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SSEP Retains its Value as Predictor of Poor Outcome Following Cardiac Arrest in the Era of Therapeutic Hypothermia

SSEP Retains its Value as Predictor of Poor Outcome Following Cardiac Arrest in the Era of Therapeutic Hypothermia

The absence of the somatosensory evoked potential (SSEP) N20 cortical wave remains one of the most reliable early prognostic tools for identifying unfavorable neurologic outcome in the evaluation of patients with severe anoxic-ischemic encephalopathy whether or not they have been treated with TH.

When confounding factors are eliminated the false positive rate (FPR) approaches zero.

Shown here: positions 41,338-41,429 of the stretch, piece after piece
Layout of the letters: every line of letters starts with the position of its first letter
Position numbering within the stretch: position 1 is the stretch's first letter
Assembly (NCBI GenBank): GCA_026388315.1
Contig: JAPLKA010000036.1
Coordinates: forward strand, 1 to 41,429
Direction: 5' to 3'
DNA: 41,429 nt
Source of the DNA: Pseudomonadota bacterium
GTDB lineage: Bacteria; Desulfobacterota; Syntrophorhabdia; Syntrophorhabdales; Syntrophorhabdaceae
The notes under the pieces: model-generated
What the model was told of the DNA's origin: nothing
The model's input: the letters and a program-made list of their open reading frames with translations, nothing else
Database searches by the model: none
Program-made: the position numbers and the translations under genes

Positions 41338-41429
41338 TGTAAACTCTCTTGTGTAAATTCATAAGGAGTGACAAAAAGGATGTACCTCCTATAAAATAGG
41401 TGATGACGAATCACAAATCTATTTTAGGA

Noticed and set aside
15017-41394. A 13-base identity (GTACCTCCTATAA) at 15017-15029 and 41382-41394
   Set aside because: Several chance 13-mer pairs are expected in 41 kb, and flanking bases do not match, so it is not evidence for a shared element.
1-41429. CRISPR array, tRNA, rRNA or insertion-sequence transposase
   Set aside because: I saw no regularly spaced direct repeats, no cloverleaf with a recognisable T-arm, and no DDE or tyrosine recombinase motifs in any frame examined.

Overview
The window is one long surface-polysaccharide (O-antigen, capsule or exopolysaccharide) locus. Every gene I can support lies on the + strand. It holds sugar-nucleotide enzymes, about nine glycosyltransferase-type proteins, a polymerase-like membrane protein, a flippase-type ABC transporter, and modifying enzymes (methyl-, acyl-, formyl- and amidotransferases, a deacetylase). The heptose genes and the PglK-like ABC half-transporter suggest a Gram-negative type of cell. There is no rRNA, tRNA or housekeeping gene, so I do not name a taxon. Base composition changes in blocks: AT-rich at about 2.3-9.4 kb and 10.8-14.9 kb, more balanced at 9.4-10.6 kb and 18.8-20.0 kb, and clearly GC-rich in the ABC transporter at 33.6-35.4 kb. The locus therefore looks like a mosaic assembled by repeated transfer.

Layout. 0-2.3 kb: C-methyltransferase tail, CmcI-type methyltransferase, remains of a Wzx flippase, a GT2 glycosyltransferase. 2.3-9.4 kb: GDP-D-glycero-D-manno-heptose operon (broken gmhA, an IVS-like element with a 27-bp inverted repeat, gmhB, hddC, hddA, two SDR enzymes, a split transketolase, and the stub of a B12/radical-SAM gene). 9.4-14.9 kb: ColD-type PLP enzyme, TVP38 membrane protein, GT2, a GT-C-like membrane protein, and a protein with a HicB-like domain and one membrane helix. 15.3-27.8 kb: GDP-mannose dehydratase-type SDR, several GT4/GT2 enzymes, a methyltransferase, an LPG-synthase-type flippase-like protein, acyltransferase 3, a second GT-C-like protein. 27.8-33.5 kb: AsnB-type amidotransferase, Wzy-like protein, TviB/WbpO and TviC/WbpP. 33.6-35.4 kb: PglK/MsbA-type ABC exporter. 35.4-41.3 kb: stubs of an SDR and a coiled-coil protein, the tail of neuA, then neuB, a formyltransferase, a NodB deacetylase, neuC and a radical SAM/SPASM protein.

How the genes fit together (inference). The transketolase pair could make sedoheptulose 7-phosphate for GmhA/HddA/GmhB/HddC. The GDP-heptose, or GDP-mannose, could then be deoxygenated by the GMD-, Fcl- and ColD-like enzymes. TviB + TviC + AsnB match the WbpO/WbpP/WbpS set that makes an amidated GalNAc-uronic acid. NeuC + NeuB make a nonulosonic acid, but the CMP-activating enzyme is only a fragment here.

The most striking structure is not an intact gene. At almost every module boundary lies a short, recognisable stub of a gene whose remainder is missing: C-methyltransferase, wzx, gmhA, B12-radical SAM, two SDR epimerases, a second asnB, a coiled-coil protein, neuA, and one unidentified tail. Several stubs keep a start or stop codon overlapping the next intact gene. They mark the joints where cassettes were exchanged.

There are many methodological limitations in those patients reported in the literature with severe post anoxic encephalopathy who recover despite having lost their N20 cortical potential.

These limitations include lack of sufficient clinical and neurologic data, severe core body hypothermia, specifics of electrophysiologic testing, technical issues such as background noise artifacts, flawed interpretations sometimes related to interobserver inconsistency, and the extreme variability in interpretation and quality of SSEP analysis among different clinicians and hospitals.

CriticalCare.news
October 30, 2019

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